Ralph was to be married in a few days. To help him relax, his best man Sam took him to his favorite hangout so they could read poetry for a while.
They found the Norton Anthology of Victorian Poems and began reading.
First they read Tennyson’s “Locksley Hall”, a tale of a soldier jilted by his old girlfriend, now a wife and mother, whose parents can’t stand him. Throughout the poem he wallows in bitterness.
They then turned to Robert Browning’s “My Last Duchess”. The Duke’s widowhood was self-inflicted.
“Is it always this way?” Ralph asked, anxiously pondering his decision.
This week’s photo prompt was provided by J. Hardy Carroll. Friday Fictioneers is our weekly attempt at writing a one hundred-word story, with the help of our fearless leader, Rochelle Wisoff~Fields.
“Whenever I see a daffodil,” chanted Francis to his friend Gunther, “I can never forget my girlfriend Muriel, the English major. Wordsworth’s ‘I Wandered Lonely As A Cloud’ was always her favorite.”
“Oh I know that poem,” Gunther mused. “Wordsworth and his sister Dorothy were walking near a lake at Grasmere in Cumbria County. He was inspired by a shore lined with daffodils. It’s a classic of English Romantic poetry.”
“Wow!” Francis reminded him.” I wish we could get away from this dreary city to that relaxing environment.”
“Well,” Gunther nudged him, “Your habit of hanging around with bookworms helps.”
This week’s photo prompt was supplied by the Reclining Gentleman. Rochelle Wisoff~Fields, each week, guides us with Friday Fictioneers.
“I’ve always had such a fondness for airports,” Albert told the pretty stewardess he met at the local terminal.
“When I was a boy, I lived within two miles of La Guardia, and my father practically always worked at Kennedy. In 1981 I even flew to Buffalo on the same plane as Cab Calloway.”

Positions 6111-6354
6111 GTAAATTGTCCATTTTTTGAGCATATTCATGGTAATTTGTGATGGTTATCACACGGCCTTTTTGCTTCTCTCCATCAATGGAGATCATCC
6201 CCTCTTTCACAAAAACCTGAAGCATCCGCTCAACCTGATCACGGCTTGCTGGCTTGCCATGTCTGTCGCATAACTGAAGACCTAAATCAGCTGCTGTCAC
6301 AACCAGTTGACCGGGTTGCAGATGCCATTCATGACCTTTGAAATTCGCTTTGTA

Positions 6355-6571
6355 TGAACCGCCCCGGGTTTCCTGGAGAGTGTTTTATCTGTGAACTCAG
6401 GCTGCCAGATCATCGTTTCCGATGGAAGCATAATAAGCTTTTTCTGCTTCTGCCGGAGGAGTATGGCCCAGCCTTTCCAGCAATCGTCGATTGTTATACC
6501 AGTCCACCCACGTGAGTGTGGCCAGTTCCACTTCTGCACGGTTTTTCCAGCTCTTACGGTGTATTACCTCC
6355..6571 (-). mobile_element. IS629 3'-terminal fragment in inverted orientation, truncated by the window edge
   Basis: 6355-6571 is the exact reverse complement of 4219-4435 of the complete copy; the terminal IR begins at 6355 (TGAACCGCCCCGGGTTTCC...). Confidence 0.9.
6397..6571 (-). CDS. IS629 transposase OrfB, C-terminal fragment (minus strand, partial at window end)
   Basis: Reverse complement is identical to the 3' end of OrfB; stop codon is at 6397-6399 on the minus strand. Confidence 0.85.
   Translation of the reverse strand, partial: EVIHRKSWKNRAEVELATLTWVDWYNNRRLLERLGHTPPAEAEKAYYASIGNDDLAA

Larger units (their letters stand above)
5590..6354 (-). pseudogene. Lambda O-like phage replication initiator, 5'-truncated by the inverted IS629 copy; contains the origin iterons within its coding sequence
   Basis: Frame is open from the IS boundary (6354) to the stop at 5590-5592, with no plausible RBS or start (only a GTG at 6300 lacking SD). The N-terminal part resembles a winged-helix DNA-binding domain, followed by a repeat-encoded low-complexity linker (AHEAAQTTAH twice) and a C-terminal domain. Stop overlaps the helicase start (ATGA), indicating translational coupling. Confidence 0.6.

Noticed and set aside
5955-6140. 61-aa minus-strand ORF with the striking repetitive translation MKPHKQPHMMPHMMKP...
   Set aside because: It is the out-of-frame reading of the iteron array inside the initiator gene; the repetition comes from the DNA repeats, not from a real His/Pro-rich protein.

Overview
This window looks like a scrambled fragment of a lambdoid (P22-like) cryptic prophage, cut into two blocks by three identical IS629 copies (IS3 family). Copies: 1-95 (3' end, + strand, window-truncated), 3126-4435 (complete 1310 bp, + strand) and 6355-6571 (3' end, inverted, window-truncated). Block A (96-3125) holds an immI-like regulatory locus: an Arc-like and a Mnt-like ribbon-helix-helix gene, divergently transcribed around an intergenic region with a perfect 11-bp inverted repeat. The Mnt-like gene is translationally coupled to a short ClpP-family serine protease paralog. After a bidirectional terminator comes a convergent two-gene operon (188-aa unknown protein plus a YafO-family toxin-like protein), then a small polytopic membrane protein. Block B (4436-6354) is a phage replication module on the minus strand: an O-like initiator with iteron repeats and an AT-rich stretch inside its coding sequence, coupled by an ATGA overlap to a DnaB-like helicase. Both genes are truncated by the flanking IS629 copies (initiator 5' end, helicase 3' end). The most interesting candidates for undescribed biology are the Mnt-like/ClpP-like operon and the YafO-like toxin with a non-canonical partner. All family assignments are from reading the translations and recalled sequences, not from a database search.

She kept him company as he waited for a friend of his, whom he was expecting within a half hour.
Hours went by and his friend never showed up.
“That miserable Godot has done it again!” he complained. “That’s at least the second time I know of”.
This week’s photo prompt is supplied by Melanie Greenwood. Rochelle Wisoff~Fields leads us weekly in Friday Fictioneers, an attempt to write a story of only one hundred words.
As I’ve said so very many times before I’ve simply never been able to stand either cold weather or an early sunset. I’ve always so thoroughly enjoyed the warmth and long days of spring and summer. It would never strike me as the least bit surprising to hear that people generally tend to get more depressed in dark gloomy cold weather. I should be so very happy if only daylight saving time could last all year long. It’s not because I’m very active but somehow an early sunset for me represents so well the gloomy depressing side of life. During the warm months I don’t bother to take much advantage of the extra sunlight by engaging in any extra activity but I simply enjoy the feeling I get from all the extra light. In my imagination and experience, an early sunset has always been inextricably associated with snow and ice, fog and all things miserable. The cumulative impact of all that trouble gets me crazy. As a literature major I can’t possibly overlook the nasty imagery. It’s such a perfect metaphor for pain and unhappiness. Whenever possible I always go to bed early anyway so it’s not as if I take advantage of the sunshine by staying up late. Most of it is probably in my imagination. Midsummer has also always been associated with one of St. John the Baptist’s feast days too. There’s a lot of symbolism in the fact that, from now on, the days start getting longer until about Christmas Eve. Yet again there’s a reference to darkness and evil there. Unfortunately all this perfection can’t possibly last. As long as it’s here, though, I shall be on the absolute top of the world. My lifelong tendency to over react to things is frequently a disadvantage, but in warm weather, with a late sunset, it’s perfection.